As for position of the "dot" in relation to the bottom row of the pillar (called the "Plinth" if you want to know the technical term), the "dot" and other items in the legends were hand punched into the die and can vary in position from die to die. What should always match on real coins is the "look" of the devices since they should have all been punched from the same punch. However spacing can vary from die to die.
Swamperbob, as always we all are waiting for your observations on the coins in question.

"Suppose you were an idiot, and suppose you were a member of Congress. But I repeat myself."
-Mark Twain
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 Posted 02/22/2013  11:38 am  Show Profile   Bookmark this reply Add Pertinax to your friends list Get a Link to this Reply
I'm starting to think that my specimens might be fakes.

I don't understand the meaning of 'edge overlap'.

Could you explain this, please and show pics of the 'edge overlap' on genuine coins and fake coins.
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 Posted 02/22/2013  12:22 pm  Show Profile   Bookmark this reply Add swamperbob to your friends list Get a Link to this Reply
jfransch is correct in my opinion. I see both as Class 2 Silver restrikes - Circulating counterfeits made after 1830. These coins are far more common than the average collector is aware of. In fact we have seen so many of them so often that it is easy to be more suspicious of a real coin than a typical well made Silver restrike.

The SG tests prove they are counterfeit as long as the tests were accurate and I have no reason to doubt that. So regardless of any other factors present we start from BOTH BEING FAKES (or at least frauds). Restrikes are by definition NOT originals. They may be of equal value because collectors are simply unable to distinguish the two types.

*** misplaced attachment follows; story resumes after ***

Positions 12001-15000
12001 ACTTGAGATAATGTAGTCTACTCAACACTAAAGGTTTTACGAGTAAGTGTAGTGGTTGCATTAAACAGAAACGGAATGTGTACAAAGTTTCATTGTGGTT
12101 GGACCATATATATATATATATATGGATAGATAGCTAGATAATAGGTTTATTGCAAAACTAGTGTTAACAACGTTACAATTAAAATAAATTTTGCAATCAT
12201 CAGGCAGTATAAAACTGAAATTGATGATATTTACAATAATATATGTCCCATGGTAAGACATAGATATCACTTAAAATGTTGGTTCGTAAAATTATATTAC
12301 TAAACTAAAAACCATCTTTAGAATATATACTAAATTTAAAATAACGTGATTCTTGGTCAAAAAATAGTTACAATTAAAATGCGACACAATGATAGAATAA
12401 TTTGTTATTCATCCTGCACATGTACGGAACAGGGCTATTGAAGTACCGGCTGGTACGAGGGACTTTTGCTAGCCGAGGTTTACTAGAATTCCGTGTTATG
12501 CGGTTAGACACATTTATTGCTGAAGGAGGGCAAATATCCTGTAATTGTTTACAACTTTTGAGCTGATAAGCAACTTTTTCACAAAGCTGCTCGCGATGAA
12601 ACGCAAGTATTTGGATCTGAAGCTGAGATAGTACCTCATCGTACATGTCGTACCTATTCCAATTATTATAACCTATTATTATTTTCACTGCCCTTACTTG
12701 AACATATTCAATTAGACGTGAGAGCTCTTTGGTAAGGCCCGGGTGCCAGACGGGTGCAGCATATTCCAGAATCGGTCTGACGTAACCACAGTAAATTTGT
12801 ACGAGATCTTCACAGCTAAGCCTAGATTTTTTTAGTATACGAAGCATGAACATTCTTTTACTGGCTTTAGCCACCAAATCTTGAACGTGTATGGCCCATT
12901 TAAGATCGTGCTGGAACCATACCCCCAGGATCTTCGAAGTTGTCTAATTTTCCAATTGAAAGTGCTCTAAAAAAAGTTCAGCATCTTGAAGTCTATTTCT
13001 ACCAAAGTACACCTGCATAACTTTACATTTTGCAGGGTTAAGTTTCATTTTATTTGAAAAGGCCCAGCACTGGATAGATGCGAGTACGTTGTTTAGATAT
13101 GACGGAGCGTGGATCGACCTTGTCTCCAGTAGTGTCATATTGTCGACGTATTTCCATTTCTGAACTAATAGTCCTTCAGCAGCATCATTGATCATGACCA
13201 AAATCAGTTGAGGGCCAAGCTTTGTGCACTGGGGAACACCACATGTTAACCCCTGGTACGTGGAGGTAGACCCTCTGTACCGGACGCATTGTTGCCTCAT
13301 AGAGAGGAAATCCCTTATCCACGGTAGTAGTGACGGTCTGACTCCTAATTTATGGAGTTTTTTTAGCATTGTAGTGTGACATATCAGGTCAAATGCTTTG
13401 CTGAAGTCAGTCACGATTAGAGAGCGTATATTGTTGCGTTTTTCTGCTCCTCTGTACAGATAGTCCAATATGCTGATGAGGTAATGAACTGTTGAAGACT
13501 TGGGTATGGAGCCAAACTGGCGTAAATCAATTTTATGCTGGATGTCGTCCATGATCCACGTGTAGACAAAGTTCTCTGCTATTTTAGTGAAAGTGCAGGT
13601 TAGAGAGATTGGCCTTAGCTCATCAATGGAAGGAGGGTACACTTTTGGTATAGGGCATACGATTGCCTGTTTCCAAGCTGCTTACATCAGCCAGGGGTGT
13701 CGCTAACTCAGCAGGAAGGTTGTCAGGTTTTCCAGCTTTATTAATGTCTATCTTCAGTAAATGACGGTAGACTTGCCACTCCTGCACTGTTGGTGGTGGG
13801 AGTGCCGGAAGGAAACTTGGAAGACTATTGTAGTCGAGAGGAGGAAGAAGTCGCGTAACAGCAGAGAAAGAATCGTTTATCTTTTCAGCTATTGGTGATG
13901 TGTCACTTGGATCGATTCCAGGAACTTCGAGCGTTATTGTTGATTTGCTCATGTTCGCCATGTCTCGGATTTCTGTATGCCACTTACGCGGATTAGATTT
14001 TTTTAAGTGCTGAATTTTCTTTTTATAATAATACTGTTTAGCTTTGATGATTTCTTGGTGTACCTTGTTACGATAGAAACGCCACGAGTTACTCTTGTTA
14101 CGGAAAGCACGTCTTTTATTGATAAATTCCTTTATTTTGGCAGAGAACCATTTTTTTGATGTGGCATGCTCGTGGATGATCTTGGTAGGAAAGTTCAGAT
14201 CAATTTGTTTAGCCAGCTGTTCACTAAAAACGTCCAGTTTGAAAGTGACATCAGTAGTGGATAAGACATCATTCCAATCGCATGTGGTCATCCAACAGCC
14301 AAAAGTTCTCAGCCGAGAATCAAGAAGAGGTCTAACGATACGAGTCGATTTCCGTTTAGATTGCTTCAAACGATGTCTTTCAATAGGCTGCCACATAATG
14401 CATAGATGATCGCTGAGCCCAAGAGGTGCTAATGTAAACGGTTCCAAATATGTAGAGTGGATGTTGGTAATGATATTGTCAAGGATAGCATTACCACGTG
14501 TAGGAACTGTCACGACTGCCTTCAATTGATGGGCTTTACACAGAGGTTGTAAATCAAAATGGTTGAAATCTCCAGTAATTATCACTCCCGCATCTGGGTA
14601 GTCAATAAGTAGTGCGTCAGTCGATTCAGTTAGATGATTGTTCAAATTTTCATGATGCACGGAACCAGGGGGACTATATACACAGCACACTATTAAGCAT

All we need is to decide what class they fall into.

Class 1 coins are usually lower in silver than what is reported here. In fact, I place no coins that assay greater than 70% in Class 1. Also Class 1 coins were made BEFORE transfer technologies for image replication existed (other than casting). These two coins are clearly not casts from before 1830. They appear to be strikes from dies. It is how the dies were made and when that is key.

But by definition Class 1 is ruled out.

The Class 2 coins run a range of purity from just UNDER to just OVER the correct assay. In the early years of production the Restrikes in silver tended to be under assay by 12-16% according to period sources (British) who assayed them. The British were interested because local Chinese knock off restrikes were (1835) cutting into their business for restrikes and the Chinese copies cut the premium in half. So the British actually introduced SG to the schroff to KILL the local Chinese manufacture of restrikes. By the 1840s the schroffs used SG. The Chinese forgers improved their coins to 2-3% off tops by the 1890s. The same went for the US, UK, Netherlands and France who were all making portrait dollars for trade. Most restrikes were 900 fine some even over (10.4 is as high as I have seen). I suspect some used sterling made from English coins when silver refining was not possible.

These are the Class 2 coins made with various forms of die copying after 1830.

One early method of die copying involved making punches of each element from real coins. The process used an electro-formed mold of the coin from which porcelain molds were made to cast individual punches. Casting of each individual part means that the letters numbers and features look IDENTICAL to originals but spacing and alignment can vary. This is how I suspect the "keyhole" castles were created - because of a small casting chip. The counterfeit punch was used on several different dates from 1785 to 1789 which is what got me suspicious in the first place. The fact that the keyhole coin is about 80% silver fits the early 1830-1840 type. The other coin may be in the same range but could be later.